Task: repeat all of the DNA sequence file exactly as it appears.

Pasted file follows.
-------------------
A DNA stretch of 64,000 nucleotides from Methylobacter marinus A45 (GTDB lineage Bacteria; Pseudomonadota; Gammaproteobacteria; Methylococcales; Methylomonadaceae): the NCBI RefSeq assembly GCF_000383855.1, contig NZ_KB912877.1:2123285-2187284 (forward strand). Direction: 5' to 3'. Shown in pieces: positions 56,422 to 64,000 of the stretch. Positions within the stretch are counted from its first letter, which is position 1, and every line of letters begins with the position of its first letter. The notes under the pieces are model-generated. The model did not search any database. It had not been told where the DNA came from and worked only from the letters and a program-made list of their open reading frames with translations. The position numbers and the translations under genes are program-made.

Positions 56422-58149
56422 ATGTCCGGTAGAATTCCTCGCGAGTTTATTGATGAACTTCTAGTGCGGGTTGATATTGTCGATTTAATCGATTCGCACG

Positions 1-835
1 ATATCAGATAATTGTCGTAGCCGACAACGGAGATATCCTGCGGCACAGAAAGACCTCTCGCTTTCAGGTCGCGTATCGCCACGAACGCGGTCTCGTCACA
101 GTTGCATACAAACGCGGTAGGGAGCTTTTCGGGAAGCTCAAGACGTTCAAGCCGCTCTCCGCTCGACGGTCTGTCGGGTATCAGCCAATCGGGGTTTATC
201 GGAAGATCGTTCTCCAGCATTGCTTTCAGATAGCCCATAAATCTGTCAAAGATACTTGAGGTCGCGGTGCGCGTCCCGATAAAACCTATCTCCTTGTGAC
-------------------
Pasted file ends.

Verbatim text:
A DNA stretch of 64,000 nucleotides from Methylobacter marinus A45 (GTDB lineage Bacteria; Pseudomonadota; Gammaproteobacteria; Methylococcales; Methylomonadaceae): the NCBI RefSeq assembly GCF_000383855.1, contig NZ_KB912877.1:2123285-2187284 (forward strand). Direction: 5' to 3'. Shown in pieces: positions 56,422 to 64,000 of the stretch. Positions within the stretch are counted from its first letter, which is position 1, and every line of letters begins with the position of its first letter. The notes under the pieces are model-generated. The model did not search any database. It had not been told where the DNA came from and worked only from the letters and a program-made list of their open reading frames with translations. The position numbers and the translations under genes are program-made.

Positions 56422-58149
56422 ATGTCCGGTAGAATTCCTCGCGAGTTTATTGATGAACTTCTAGTGCGGGTTGATATTGTCGATTTAATCGATTCGCACG

Positions 1-835
1 ATATCAGATAATTGTCGTAGCCGACAACGGAGATATCCTGCGGCACAGAAAGACCTCTCGCTTTCAGGTCGCGTATCGCCACGAACGCGGTCTCGTCACA
101 GTTGCATACAAACGCGGTAGGGAGCTTTTCGGGAAGCTCAAGACGTTCAAGCCGCTCTCCGCTCGACGGTCTGTCGGGTATCAGCCAATCGGGGTTTATC
201 GGAAGATCGTTCTCCAGCATTGCTTTCAGATAGCCCATAAATCTGTCAAAGATACTTGAGGTCGCGGTGCGCGTCCCGATAAAACCTATCTCCTTGTGAC